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sql server 2014 Server running database engine, SSIS, SSRS, SSAS and Memory Allocation


sql server 2014 Server running database engine, SSIS, SSRS, SSAS and Memory Allocation

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ericwenger1
ericwenger1
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I have a server running 2014 that has the database engine, SSIS, SSRS, SSAS running. Does anyone have experience or a thread that has best practices for memory allocation for this type setup? I Know it depends on workflow meaning when are the SSIS packages running versus Reports/Analysis Services. Most of our database engine heavy work is at night with backups and jobs. Then a little later in the morning(i.e 2:00 am through 6:00 am) is when we are loading the Data Warehouse utilizing SSIS Packages. During the day is when SSRS is hit the heaviest, so, I'm not sure there would be a static setting for this. Memory might need to be adjusted during these times mentioned. I just wanted some feedback relating to this.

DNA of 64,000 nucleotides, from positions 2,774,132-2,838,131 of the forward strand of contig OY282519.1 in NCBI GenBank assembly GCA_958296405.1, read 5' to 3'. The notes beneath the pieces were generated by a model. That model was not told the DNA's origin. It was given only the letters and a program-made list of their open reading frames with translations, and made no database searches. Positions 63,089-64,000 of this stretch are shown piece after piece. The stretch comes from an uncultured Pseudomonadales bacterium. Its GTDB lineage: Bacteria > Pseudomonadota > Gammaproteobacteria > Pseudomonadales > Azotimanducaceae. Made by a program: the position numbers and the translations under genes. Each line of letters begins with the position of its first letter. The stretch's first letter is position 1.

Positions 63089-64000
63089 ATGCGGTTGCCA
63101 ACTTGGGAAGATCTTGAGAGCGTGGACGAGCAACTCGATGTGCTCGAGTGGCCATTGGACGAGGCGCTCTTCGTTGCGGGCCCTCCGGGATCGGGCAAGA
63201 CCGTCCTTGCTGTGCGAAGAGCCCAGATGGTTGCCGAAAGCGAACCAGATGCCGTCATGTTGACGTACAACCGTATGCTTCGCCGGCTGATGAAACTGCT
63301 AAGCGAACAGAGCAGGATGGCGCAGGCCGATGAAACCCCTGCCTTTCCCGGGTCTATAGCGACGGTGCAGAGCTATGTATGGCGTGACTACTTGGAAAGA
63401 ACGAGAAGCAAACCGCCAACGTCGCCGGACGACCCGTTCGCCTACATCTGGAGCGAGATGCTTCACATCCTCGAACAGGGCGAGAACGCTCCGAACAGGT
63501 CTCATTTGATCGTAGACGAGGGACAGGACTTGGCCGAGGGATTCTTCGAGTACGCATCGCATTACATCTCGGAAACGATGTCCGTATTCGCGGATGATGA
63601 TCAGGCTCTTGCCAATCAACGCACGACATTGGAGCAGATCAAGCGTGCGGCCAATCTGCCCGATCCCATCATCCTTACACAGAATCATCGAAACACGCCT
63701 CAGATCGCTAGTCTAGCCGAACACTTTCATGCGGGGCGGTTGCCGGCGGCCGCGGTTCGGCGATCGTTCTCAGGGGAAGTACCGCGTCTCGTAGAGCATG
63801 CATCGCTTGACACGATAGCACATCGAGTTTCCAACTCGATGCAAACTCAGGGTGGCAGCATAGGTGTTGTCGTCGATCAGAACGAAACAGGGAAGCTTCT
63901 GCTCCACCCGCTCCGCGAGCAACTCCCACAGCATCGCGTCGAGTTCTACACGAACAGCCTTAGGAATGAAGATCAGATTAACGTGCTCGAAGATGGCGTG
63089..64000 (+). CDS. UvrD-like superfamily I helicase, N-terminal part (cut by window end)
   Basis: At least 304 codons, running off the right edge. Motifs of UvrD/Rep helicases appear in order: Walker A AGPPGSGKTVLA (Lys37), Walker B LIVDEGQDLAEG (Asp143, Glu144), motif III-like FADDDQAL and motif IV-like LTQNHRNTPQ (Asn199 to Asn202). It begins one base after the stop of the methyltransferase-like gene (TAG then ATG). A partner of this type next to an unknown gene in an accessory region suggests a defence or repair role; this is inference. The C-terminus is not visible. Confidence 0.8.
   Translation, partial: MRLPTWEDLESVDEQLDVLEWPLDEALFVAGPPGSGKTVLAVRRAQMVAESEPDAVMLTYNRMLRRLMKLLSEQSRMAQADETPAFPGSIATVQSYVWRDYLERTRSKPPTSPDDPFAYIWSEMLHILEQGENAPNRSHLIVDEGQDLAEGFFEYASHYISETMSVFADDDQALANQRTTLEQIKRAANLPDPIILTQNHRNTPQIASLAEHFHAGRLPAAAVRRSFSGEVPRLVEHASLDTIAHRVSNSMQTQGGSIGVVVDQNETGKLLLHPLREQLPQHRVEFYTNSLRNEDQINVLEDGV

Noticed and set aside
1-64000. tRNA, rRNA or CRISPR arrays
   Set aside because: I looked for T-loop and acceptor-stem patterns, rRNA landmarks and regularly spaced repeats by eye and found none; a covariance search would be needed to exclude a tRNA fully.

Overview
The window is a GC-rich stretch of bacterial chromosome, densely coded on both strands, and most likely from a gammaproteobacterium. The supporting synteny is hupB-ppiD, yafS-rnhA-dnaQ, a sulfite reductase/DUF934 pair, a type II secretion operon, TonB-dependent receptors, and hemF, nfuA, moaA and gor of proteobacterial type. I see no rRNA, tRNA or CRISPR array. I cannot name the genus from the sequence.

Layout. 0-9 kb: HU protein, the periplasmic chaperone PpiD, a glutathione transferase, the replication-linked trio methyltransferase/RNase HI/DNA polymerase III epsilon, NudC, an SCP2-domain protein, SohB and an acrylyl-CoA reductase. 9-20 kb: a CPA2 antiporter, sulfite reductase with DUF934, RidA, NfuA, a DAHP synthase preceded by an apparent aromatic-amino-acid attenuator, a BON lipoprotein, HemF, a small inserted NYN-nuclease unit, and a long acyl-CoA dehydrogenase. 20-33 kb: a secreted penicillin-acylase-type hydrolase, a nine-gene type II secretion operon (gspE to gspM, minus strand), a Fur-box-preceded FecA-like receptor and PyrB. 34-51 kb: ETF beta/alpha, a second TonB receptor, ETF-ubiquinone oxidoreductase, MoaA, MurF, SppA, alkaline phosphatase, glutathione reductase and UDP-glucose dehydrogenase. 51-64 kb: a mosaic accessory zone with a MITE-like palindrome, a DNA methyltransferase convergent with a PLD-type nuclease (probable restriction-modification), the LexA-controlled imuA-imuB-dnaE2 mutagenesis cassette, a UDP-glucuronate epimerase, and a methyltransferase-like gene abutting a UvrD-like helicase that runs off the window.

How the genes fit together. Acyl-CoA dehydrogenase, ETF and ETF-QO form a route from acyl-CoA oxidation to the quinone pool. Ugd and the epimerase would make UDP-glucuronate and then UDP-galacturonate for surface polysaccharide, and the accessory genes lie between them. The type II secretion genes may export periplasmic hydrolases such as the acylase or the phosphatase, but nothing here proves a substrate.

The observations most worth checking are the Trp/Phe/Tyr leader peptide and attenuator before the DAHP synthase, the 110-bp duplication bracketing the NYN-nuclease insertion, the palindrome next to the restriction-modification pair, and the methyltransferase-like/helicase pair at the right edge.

thanks in advance.
bmg002
bmg002
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We actually have a similar setup where I work and it was a lot of trial and error to get thigns to work optimally.
Even after we thought we had things set properly, we had an SSIS job go crazy. It had been run about 100 times and all of them completed within a few minutes which was within our acceptable window. Then one day had a user complain that there was no data in the table he was looking at. I looked at the SSIS job and it had been running for 8 hours.
SSIS and SSRS operate in their own memory space outside of the database engine. I am not sure how SSAS handles its memory.
Our "window" was roughly 18 GB of memory for our SSIS, SSRS, OS and application overhead.

If you have a similar test environment, I would recommend doing a simulated load on that environment and watching perfmon to see how your memory handles things.
If you don't have a test environment, I would try to get a window in which you can do some testing. I expect your highest memory SSIS packages are going to be in your ETL load, I'd run that while perfmon is running so you can see the memory hit caused by the ETL load. Then it probably wouldn't hurt to run other SSIS packages just in case your ETL load isnt' the biggest memory hog.
As for SSRS, we don't have any huge reports; most don't even have any visualizations - just table outputs. So it depends on what your reports look like. I would pick a few reports and look at what perfmon says about the memory.
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